In a town where Khmer aerobics is king, there may be a new contender for the exercise crown. Over the last couple of months, twice a week at 6pm, a group of women have been shaking their booties to merengue, salsa and other Latin American beats, in a small guesthouse off Wat Bo Road.
Zumba, the exercise phenomena steadily taking the world by storm, has made it to Siem Reap.
Zumba instructor Tisam Oumazza started teaching the classes in February, following a stint last year teaching salsa at the former Angkor Photo Café-Gallery. For the uninitiated, zumba is a combination of dance steps and aerobic moves originating in 2001 in Miami, via Colombia. It is now arguably the world’s biggest fitness craze, claiming celebrities Jennifer Lopez and Madonna among its fans.
Oumazza, 28, is originally from Morocco but spent her formative years in Brussels, and has been dancing since she was ten, specialising in jazz, hip hop and salsa as well as completing a yoga instructor course.
As well as running her zumba classes, she teaches ashtanga yoga at Babel Guesthouse and Angkor Bodhi Tree Retreat & Meditation Centre.
“I’ve been dancing my whole life,” she says. “After college I went to Spain for a year, and that’s when I started salsa. I was just going out, social dancing. For me it was fun, it was the music, it was the people, and as long as I was smiling…”
When the zumba explosion happened, Oumazza tried it out and realised she not only loved it, but had a natural talent for it too.
“About a year and a half ago zumba came out in Europe and it was huge,” she says. “Every fitness club had it, it was so sudden. And since I was already dancing salsa and samba, merengue and bachata, it was really easy for me. I thought, I kind of like it and it’s actually getting me fitter physically, so it does work.”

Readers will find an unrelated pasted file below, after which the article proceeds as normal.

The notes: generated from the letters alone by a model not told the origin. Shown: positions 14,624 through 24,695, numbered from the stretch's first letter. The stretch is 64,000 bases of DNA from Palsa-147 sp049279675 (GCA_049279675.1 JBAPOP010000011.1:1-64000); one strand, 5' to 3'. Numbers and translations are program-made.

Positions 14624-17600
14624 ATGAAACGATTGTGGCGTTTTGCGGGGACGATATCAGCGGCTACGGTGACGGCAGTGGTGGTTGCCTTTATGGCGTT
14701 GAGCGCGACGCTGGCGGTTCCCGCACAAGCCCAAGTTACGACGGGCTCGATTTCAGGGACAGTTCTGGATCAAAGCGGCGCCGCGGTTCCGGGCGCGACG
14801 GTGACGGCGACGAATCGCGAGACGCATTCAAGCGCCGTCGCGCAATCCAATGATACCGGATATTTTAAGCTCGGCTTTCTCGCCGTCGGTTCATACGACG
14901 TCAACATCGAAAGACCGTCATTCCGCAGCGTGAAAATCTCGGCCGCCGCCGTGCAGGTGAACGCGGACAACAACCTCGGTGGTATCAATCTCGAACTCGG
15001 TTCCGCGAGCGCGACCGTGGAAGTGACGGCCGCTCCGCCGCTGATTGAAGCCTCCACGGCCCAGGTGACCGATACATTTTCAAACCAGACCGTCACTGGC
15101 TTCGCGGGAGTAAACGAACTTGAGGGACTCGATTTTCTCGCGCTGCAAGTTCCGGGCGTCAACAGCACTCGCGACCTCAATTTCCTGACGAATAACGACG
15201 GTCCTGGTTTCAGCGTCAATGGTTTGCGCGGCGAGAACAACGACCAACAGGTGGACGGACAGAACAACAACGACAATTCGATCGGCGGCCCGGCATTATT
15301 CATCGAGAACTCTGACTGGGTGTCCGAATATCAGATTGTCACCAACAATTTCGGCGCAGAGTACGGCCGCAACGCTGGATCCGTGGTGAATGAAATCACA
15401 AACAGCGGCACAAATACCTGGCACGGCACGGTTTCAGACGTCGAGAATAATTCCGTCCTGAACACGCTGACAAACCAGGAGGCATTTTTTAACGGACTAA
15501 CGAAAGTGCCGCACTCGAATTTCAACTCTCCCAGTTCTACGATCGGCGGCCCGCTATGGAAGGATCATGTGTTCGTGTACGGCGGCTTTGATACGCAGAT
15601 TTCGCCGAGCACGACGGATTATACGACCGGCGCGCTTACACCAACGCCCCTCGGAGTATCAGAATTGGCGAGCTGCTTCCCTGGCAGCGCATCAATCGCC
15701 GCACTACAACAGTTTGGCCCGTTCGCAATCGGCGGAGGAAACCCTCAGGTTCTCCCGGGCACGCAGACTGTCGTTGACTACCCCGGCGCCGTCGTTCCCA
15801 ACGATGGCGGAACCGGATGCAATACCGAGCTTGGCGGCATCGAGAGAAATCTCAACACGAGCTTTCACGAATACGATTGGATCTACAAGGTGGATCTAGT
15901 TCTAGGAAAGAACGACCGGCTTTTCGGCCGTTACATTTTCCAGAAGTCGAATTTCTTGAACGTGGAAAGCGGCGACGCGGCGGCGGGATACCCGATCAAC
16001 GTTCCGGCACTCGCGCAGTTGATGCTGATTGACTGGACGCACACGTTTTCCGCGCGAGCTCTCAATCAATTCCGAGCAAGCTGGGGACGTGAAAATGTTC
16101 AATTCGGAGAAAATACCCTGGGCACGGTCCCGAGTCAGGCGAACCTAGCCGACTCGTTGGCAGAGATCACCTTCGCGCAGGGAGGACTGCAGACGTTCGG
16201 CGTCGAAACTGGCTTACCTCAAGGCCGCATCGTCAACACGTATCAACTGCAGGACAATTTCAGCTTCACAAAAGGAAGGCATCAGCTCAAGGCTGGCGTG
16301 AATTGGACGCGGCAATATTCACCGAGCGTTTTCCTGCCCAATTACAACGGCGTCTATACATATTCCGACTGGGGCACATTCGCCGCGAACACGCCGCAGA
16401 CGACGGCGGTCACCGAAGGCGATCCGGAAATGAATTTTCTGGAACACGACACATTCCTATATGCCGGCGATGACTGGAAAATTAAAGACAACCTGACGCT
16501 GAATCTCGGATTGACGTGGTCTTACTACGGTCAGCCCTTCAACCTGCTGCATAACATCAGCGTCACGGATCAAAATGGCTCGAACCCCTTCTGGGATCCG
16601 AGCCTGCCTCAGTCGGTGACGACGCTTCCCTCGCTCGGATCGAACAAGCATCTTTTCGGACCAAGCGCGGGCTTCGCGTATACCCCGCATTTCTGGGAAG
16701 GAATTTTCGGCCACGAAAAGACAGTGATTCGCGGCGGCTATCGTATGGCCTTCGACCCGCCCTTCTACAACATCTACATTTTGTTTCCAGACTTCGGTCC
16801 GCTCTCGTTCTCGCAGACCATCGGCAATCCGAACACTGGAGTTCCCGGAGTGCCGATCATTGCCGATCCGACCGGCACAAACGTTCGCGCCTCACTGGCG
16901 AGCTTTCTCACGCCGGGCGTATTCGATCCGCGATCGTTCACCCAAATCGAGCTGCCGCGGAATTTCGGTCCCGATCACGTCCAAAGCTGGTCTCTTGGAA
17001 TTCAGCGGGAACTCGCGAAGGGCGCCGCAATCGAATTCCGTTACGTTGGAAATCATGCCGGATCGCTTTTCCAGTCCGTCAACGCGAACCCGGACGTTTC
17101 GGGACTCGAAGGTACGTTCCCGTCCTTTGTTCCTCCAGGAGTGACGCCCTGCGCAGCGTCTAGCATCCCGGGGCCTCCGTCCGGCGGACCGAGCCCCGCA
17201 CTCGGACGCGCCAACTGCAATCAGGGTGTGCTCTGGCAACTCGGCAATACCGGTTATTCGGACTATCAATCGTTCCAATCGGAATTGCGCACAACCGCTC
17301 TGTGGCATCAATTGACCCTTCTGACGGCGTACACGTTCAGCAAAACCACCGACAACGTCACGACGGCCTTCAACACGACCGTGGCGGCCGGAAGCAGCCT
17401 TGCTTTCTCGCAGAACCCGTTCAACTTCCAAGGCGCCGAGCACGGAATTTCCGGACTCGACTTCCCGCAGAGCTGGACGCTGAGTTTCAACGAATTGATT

Oumazza went to some classes, bought all the DVDs, genned up on the routines and started training. Some months later, following her salsa success at Angkor Photo Café-Gallery, a friend urged her to also start giving zumba lessons.
She says, “You have to do zumba. I love it – it’s great, it’s fitness, it’s fun.”
In February Oumazza began classes at Babel Guesthouse and since then has developed a steady following of regular attendees, as of yet all women.
The practice, she says, is essentially dance fitness aerobics based on a combination of salsa, samba, merengue, and bachata, a style of dance originating in the Dominican Republic featuring a lot of hip popping. The dance routine also has touches of martial arts moves and belly-dancing.
“It’s a whole mixture,” she says. “It’s cardio, it’s very muscle-strengthening and at the same time it’s just fun because you don’t really realise you’re doing all this exercise.
“It’s all sets of eight steps so in one class I will usually have four styles of music –for example, reggaeton which is urban dance based on Jamaican dancehall and Latin American music, bachata, merengue and salsa.”
Oumazza insists that anyone with a little bit of coordination can do zumba.
“You don’t have to be a dancer at all,” she says. “But it does require some coordination, that’s the only thing. If you can’t do left and right, and right and left, then it’s hard.”
Oumazza’s students are all expats, ranging from 21 to 45 years in age.
“I have German, Filipino, Indian and Norwegian girls,” she says.
“I think with a lot of fitness classes you can feel the difference after a month or two, but for me even though zumba is exercise, it’s fun – I think that’s the reason it’s so popular, you can just enjoy yourself.
“I can actually see the evolution in girls who started two months ago and now they can really move their hips,” Oumazza adds, demonstrating a wiggly hip movement.
“Not a lot of girls can do that, it’s complicated. In the beginning the girls could not do it at all, and now they’re amazing. After two months! So I think it really helps them.”
Zumba with Tisam is held twice a week, Mondays and Wednesdays, at 6pm at Babel. Classes cost $8.